Format

Send to

Choose Destination
Pediatr Crit Care Med. 2008 May;9(3):270-7. doi: 10.1097/PCC.0b013e31816c7260.

Changes in outcomes (1996-2004) for pediatric oncology and hematopoietic stem cell transplant patients requiring invasive mechanical ventilation.

Author information

1
Penn State Children's Hospital, Pennsylvania State University College of Medicine, Milton S. Hersey Medical Center, Hersey, PA, USA. rtamburro@psu.edu

Abstract

OBJECTIVE:

To assess the following hypotheses regarding mechanically ventilated pediatric oncology patients, including those receiving hematopoietic stem cell transplant (HSCT) and those not receiving HSCT: 1) outcomes are more favorable for nontransplant oncology patients than for those requiring HSCT; 2) outcomes have improved for both populations over time; and 3) there are factors available during the time of mechanical ventilation that identify patients with a higher likelihood of dying.

DESIGN:

Retrospective review.

SETTING:

Free-standing, tertiary care, pediatric hematology oncology hospital.

PATIENTS:

All patients requiring invasive mechanical ventilation with a diagnosis of cancer or following HSCT from January 1996 to December 2004.

INTERVENTIONS:

Bivariate and multivariate analysis. Dates of admission were grouped into time periods for analysis: 1996-1998, 1999-2001, and 2002-2004.

MEASUREMENTS AND MAIN RESULTS:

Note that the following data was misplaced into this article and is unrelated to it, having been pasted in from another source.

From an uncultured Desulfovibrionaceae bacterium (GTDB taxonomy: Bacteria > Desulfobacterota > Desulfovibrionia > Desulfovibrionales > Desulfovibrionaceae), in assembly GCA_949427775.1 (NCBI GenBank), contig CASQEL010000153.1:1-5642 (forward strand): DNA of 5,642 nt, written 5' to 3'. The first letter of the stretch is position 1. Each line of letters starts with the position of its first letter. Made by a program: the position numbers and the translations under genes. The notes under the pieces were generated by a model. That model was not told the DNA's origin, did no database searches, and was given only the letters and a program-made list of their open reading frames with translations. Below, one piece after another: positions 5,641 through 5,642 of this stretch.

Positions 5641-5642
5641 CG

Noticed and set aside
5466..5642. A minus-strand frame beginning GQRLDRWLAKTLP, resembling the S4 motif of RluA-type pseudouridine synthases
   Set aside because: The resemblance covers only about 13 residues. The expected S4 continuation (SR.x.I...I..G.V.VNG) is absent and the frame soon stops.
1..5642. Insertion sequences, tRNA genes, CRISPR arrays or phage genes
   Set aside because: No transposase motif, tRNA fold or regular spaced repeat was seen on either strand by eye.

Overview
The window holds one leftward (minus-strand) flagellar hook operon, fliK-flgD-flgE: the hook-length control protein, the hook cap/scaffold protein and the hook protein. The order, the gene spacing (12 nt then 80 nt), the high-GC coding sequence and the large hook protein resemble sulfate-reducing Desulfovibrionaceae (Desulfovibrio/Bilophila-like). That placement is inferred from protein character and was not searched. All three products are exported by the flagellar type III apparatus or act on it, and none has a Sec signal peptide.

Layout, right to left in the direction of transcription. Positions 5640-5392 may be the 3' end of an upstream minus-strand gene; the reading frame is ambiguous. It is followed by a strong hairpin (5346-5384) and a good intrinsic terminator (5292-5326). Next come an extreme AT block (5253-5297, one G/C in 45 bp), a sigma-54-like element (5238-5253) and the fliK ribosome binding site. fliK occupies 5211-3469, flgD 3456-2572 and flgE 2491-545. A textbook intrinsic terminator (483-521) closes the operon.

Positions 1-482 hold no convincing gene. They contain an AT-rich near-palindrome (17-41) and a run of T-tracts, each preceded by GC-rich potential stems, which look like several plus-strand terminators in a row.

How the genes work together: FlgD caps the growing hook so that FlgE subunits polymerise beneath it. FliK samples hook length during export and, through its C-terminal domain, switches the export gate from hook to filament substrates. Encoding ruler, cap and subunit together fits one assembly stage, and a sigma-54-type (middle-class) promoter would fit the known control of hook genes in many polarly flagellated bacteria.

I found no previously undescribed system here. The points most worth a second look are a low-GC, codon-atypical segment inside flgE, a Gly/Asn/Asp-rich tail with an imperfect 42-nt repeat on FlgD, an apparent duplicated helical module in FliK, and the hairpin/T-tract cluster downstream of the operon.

There were 401 courses of mechanical ventilation (329 patients) analyzed. Forty-five percent of HSCT admissions (92 of 206) vs. 75% of non-HSCT oncology admissions (146 of 195) were extubated and discharged from the pediatric intensive care unit (p < .0001). Twenty-five percent of HSCT vs. 60% of non-HSCT admissions survived 6 months (p < .0001). Among admissions with an abnormal chest radiograph and a PaO2/FiO2 ratio <200, pediatric intensive care unit survival increased for each successive time period, with 45% of HSCT and 83% of non-HSCT admissions surviving during 2002-2004. In multivariate analysis of all study patients, Pediatric Risk of Mortality scores on the day of intubation, allogeneic HSCT, cardiovascular failure, hepatic failure, neurologic failure, a previous course of mechanical ventilation within 6 months, and the time period intubated were associated with mortality. With the exception of time period, these same variables were associated with mortality in multivariate analysis of only HSCT patients.

CONCLUSIONS:

HSCT patients who require mechanical ventilation have worse outcomes than non-HSCT oncology patients. Outcomes for both groups have improved over time. Allogeneic transplant, higher Pediatric Risk of Mortality scores, need for repeated mechanical ventilation, and concomitant organ system dysfunction are risk factors for death.

PMID:
18446105
DOI:
10.1097/PCC.0b013e31816c7260
[Indexed for MEDLINE]

Supplemental Content

Full text links

Icon for Wolters Kluwer
Loading ...
Support Center